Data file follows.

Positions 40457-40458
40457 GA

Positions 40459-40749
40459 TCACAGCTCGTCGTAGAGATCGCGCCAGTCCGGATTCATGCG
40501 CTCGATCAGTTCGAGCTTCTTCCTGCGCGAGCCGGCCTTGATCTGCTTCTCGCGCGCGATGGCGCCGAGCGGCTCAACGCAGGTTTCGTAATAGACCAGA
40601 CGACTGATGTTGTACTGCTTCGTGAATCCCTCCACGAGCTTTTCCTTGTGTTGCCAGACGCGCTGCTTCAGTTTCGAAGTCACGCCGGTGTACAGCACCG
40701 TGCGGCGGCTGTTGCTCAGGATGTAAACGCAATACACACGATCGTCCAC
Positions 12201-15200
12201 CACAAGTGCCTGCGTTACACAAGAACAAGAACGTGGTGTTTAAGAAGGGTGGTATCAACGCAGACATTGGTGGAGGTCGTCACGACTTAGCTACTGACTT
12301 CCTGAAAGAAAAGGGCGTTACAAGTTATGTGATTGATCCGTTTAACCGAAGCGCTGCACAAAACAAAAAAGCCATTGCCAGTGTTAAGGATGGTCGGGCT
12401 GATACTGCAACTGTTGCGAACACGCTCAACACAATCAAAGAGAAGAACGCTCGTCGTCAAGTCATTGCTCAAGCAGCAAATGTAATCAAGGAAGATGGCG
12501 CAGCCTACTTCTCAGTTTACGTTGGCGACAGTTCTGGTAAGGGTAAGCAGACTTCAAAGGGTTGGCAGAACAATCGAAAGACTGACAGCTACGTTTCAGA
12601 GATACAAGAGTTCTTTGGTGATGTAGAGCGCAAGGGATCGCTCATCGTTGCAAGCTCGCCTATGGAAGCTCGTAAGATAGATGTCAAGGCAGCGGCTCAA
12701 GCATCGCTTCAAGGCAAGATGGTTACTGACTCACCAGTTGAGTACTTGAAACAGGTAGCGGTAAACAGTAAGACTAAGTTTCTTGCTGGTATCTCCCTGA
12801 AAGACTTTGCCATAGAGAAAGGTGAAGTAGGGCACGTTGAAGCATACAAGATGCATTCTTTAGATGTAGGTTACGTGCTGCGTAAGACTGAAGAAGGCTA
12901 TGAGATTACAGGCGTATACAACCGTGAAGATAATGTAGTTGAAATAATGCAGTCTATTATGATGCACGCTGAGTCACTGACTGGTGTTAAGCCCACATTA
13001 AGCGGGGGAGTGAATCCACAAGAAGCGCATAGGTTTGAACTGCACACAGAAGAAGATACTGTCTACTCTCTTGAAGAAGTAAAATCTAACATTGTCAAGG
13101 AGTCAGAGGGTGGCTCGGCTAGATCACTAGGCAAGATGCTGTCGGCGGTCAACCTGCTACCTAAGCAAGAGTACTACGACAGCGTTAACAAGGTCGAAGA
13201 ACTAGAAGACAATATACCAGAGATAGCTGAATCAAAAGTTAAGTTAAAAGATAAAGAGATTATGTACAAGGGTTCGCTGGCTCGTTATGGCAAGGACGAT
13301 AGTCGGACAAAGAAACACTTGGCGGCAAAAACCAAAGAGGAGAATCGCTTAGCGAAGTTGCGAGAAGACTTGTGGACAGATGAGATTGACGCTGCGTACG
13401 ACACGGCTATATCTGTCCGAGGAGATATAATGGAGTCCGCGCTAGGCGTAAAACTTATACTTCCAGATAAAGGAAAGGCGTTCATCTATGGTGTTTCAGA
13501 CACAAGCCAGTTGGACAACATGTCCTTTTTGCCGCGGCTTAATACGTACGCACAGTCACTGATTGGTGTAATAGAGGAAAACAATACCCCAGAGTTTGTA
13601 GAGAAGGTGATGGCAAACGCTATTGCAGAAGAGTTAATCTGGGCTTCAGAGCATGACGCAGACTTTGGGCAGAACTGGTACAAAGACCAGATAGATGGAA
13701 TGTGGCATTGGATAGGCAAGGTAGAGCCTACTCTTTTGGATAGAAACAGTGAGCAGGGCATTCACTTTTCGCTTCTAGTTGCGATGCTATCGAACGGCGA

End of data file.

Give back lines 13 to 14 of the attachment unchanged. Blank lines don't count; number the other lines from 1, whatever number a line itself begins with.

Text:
12601 GATACAAGAGTTCTTTGGTGATGTAGAGCGCAAGGGATCGCTCATCGTTGCAAGCTCGCCTATGGAAGCTCGTAAGATAGATGTCAAGGCAGCGGCTCAA
12701 GCATCGCTTCAAGGCAAGATGGTTACTGACTCACCAGTTGAGTACTTGAAACAGGTAGCGGTAAACAGTAAGACTAAGTTTCTTGCTGGTATCTCCCTGA